We have come to the end of the written autobiography of Alfred Duryee Guion but I had started adding memories of the children as they fit in to Grandpa’s story. I have decided to continue with their memories as I recorded them over a period of years. I’ve attempted to group them by approximate date and topic, but there may be a few our of place. I apologize for any confusion.
LAD – By the time I was 12, I was able to drive a car by myself. I talked my mother into letting me drive to Kurtz’s store. We had a 1925 Packard, and at that time, the road was so narrow that when I got to the junction of White Plains Road and Daniels Farm Road, there wasn’t much room to maneuver a car, so I went on down to Reservoir Avenue to turn around. On the way back, I saw a car coming towards me. It was Sheriff Stanley Boughton. He looked at me, turned around and accosted me in the store. He asked me if I had license to drive, and I guess I said “No”. He then asked me if my mother knew I was driving. When I said, “Yes”, he told me to take the car home and leave it there… But I didn’t. I never got into trouble after that until much later. After I got my license I was driving up in the Newtown area and apparently I was driving too fast. I got stopped for speeding. Nothing ever came of it because my Dad was the Justice of the Peace and, at that time, First Selectman of Trumbull.
DICK – One time Lad took the Packard touring car, he was quite impressed with its power and high gear. He started it rolling and slipped the clutch to get it started and went for a drive to Kurtz’s store. Johnny Austin was the town cop. He went to see Dad. “You’d better talk to your boy…. I couldn’t catch him and it’s a good thing I didn’t.”
LAD – At Christmas time, when I was in sixth grade, the teachers selected Bill Hennigan and I to go out and get a Christmas tree. I was a Boy Scout so I had a little hatchet available. Bill and I went out and found the tree we thought would be satisfactory and cut it down. I don’t know how it happened, but maybe we were trimming limbs or something at the bottom, but the ax slipped and hit my knee. I had quite a bad cut on my knee. I don’t remember the details now but they must have bandaged it up and took me home or send me home or something. It cleared up all right. Then the next year, Bill and I were selected to go out and get the tree again. They told me to be careful, and I was, but I cut my knee again. For the third year, we didn’t go get the tree.
I remember our family went up to the Island a few times, and I remember Rusty went with us the first time. We were supposed to meet his sister, Anna, and then she was going to lead us to the island. Apparently, she began to worry about the fact that we hadn’t got there yet. It was getting late in the afternoon, so she and her brother-in-law, Ingrid’s husband, decided to go looking for us. There was only one road so we had to be on it. They passed a car coming the other way where someone had his feet out the window and she said, “That’s my brother.” So they turned around and everything from there went fine. We had a nice time at the Island and Dad really enjoyed it. I think maybe the next year or so, we did the same thing again, although we knew where we were going this time. We didn’t have to meet Anna, Ingrid or Britta and Rusty may or may not have been with us.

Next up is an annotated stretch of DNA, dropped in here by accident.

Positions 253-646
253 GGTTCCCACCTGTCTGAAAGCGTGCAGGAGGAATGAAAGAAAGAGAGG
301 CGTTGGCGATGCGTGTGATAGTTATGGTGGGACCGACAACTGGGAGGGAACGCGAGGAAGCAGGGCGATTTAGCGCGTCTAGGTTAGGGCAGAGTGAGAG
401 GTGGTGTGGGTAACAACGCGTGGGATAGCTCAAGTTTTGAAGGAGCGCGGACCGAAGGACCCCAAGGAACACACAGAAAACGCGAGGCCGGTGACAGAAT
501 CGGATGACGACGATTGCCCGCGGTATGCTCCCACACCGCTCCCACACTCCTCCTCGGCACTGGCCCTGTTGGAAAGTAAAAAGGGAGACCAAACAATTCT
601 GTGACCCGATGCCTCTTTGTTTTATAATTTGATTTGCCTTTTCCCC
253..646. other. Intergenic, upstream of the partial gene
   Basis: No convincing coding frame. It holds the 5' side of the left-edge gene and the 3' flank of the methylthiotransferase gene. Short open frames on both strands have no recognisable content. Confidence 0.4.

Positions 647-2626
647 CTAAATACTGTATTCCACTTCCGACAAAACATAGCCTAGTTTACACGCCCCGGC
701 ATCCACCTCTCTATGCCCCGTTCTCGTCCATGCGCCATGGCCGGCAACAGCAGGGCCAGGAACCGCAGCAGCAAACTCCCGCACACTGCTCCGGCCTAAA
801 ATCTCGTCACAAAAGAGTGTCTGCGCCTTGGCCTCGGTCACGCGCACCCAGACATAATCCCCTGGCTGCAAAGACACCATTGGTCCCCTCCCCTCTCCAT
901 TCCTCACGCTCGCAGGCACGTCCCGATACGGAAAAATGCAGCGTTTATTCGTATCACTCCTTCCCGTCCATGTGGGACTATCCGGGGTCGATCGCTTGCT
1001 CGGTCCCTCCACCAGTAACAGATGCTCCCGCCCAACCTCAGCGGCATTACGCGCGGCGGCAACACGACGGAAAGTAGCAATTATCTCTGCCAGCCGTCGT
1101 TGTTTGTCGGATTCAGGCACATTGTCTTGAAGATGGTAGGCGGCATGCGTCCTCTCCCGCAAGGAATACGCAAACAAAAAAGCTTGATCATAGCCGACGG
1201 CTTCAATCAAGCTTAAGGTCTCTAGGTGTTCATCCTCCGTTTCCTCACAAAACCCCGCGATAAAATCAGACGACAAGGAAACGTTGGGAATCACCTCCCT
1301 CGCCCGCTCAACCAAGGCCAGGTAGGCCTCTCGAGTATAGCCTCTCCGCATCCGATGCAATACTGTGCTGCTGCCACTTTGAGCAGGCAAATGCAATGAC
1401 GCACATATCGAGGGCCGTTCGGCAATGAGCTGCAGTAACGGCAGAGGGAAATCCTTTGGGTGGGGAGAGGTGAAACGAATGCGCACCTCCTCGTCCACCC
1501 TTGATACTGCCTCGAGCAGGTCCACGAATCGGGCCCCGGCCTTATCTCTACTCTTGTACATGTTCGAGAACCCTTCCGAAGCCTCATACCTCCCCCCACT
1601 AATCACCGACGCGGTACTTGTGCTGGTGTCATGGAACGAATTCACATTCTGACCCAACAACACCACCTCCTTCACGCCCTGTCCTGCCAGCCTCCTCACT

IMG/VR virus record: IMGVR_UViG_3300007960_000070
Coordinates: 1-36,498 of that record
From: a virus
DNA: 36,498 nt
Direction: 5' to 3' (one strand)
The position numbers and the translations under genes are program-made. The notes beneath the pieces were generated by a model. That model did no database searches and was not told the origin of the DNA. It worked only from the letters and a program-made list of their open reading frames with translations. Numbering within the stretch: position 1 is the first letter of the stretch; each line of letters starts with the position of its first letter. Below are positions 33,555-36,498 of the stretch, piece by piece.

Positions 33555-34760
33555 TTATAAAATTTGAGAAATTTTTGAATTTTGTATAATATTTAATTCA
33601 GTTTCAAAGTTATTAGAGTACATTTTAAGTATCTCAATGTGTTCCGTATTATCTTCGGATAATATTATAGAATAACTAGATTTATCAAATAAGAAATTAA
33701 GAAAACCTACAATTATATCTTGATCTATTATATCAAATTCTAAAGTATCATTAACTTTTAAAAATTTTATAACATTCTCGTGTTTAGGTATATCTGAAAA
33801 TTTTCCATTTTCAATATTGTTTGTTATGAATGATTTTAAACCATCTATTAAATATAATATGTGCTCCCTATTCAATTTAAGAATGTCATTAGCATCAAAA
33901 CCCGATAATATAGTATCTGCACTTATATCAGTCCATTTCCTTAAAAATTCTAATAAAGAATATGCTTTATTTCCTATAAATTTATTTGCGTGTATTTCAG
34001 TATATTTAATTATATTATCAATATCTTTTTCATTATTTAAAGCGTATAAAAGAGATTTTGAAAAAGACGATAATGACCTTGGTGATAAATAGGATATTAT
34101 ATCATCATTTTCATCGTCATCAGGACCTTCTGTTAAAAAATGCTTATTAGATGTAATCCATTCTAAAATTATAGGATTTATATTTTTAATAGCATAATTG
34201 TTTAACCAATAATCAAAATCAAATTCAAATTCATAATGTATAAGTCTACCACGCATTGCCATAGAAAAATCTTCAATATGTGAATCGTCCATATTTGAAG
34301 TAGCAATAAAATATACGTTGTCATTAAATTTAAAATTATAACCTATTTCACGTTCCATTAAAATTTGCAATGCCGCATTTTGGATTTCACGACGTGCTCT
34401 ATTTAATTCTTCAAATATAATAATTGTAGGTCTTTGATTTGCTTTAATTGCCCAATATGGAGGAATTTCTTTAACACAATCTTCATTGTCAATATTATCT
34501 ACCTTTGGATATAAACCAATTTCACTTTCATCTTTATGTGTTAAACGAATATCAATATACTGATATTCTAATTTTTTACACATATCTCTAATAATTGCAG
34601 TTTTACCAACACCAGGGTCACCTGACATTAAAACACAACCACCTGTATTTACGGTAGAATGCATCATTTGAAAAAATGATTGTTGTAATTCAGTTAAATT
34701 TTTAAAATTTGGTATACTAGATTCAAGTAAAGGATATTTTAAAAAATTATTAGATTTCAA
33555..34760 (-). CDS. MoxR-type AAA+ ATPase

When I was 12, Rusty (Heurlin) took Dan, Ced and I, I don’t remember if Biss was along or not, to the Island, which they owned Back then, there was no States Landing Road. We went to Lee’s Mill and rowed from there. It was late in the evening when we got there and Rusty wasn’t sure he was going to the right place, but we got there. Among other things, Rusty told us of his boyhood experiences at the Lake. This particular summer that we went, there was a lot of logging going on and one particular day a tug boat was going down from Lee’s Mill to the Broads, pulling a long line of barges, maybe half a mile long. Rusty told us to get into the rowboat and he rowed towards the barges. Just before we reached them, he rowed awfully hard and fast and our rowboat went up over the logs and into the water on the other side. That’s what I remember about it. After all the barges went by, we went back to the Island. I don’t recall how long we stayed, maybe a week or two.
Tomorrow, I’ll begin posting letters written in 1945. Dan is in France and planning a wedding to a lovely French girl, Paulette, who he hopes to bring to Trumbull quickly. The rest of the family is getting involved in the preparations.